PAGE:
Following a presentation to an alumni group in Chattanooga, Tenn., in March, Georgia Tech’s dean of engineering Don Giddens was posed a question: How will a University of Georgia engineering degree compare to one from Georgia Tech?
Perhaps it was a rhetorical question, but after some of the snickers in the crowd subsided, Giddens replied, “First of all, one of the arguments that the University of Georgia used was that … they really needed to offer engineering and medicine both in order to be a first-tier university. So our kind of tongue-in-cheek comeback to that was, ‘Are you going to add a third-rate engineering program and become a first-rate university?’”
Giddens then offered a more serious reflection on the decision made last year by the University System of Georgia’s Board of Regents to allow the University of Georgia and Georgia Southern to offer engineering programs. “I think in the short-term it will have no impact of significance on Georgia Tech’s ability to recruit and get good students in,” he said. “I think in the longer term, which is really the concern, it’s bound to take up resources at some level.”
He added that even if a future need for engineering graduates makes it necessary for other public universities to offer engineering programs, he doesn’t see them becoming competitive with Georgia Tech.
“I don’t lose sleep at night worrying about the University of Georgia offering engineering degrees,” Giddens concluded. “And by the time they get to the point where we might have to worry, the needs of the state may have changed greatly.”
Giddens soon will be handing off that concern and a few others on his plate to a successor. He’s stepping down as dean of the College of Engineering, a post he has held since 2002, and retiring from the Institute at the end of June.
Giddens already has plenty of things lined up to keep him busy. In July, he assumes the presidency of the American Society for Engineering Education. He heads to Imperial College London this fall for a fellowship. And he’ll be returning to Tech part time as a researcher in the biomedical engineering department.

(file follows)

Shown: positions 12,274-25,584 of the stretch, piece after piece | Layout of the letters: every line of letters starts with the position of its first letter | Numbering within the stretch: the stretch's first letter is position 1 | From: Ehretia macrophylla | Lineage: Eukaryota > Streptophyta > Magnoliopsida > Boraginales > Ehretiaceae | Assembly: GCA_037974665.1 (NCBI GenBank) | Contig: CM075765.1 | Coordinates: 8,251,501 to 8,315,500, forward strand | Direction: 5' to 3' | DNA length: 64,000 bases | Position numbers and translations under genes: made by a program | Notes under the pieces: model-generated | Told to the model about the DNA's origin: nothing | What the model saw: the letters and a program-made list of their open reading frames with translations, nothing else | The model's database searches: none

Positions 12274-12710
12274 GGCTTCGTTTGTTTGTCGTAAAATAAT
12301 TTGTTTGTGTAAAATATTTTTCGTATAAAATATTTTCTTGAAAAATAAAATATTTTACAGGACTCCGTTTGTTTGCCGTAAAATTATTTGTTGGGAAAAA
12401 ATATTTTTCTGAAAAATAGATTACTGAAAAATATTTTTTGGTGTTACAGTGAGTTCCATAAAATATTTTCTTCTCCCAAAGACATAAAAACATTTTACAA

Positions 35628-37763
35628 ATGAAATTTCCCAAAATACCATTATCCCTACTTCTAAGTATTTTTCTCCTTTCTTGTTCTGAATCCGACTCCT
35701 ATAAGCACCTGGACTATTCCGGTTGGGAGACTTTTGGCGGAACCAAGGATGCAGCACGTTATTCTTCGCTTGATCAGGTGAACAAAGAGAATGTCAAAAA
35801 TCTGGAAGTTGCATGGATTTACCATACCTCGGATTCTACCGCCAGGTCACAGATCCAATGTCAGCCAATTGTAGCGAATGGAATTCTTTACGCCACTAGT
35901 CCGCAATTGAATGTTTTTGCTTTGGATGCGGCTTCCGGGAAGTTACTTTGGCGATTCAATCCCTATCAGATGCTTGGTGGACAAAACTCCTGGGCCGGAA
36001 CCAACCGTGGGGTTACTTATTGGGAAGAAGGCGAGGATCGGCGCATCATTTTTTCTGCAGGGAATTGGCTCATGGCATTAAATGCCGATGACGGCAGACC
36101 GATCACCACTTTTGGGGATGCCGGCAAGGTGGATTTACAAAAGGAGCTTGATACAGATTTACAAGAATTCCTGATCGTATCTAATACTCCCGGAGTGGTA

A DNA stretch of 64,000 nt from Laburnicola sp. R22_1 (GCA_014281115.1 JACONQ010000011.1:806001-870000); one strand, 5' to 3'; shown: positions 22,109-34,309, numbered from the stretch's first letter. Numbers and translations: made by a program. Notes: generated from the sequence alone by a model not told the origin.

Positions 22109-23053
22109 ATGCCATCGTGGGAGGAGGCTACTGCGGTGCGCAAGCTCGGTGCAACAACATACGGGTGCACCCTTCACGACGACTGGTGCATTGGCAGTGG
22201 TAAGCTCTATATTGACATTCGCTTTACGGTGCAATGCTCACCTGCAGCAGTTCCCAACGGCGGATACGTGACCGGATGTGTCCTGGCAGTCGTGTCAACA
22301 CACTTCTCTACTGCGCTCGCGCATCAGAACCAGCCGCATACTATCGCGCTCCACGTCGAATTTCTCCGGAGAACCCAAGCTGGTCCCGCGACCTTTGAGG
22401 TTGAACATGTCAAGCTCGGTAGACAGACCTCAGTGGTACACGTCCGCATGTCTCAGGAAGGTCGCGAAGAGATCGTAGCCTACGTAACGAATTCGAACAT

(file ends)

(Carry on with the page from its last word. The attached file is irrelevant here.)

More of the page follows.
“I’ve got lots of love for Georgia Tech,” he said. “I’m not riding off into the sunset.”
Giddens, AE 63, MS AE 65, PhD AE 66, has spent most of his career — and most of his adult life — at the Institute. Of the nearly 53 years that have passed since he arrived at Tech as a freshman in 1958, he has spent 46 of them on campus in some capacity.
He remembers the matriculation of Tech’s first black students in 1961, a vigil on campus following the Kent State massacre in 1970 and helping Tech prepare for Atlanta’s bid to host the 1996 Summer Olympics. He has served as a faculty member in the aerospace and mechanical engineering schools and chaired the aerospace and biomedical engineering programs. And he has worked with six of the Institute’s 11 presidents.
Hundreds of Giddens’ colleagues, former students, fellow alumni, friends and family filled a ballroom at the Georgia Tech Hotel in late March to celebrate his nearly half-century career at the Institute and applaud him for the success of the engineering program during his tenure as dean.